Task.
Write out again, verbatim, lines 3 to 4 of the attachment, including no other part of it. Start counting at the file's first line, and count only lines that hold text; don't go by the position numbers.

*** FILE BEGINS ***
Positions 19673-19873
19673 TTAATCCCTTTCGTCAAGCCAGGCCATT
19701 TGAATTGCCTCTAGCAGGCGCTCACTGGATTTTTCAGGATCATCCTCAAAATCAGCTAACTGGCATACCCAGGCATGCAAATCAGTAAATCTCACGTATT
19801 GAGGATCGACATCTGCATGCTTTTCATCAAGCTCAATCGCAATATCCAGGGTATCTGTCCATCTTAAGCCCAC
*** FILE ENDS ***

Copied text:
19701 TGAATTGCCTCTAGCAGGCGCTCACTGGATTTTTCAGGATCATCCTCAAAATCAGCTAACTGGCATACCCAGGCATGCAAATCAGTAAATCTCACGTATT
19801 GAGGATCGACATCTGCATGCTTTTCATCAAGCTCAATCGCAATATCCAGGGTATCTGTCCATCTTAAGCCCAC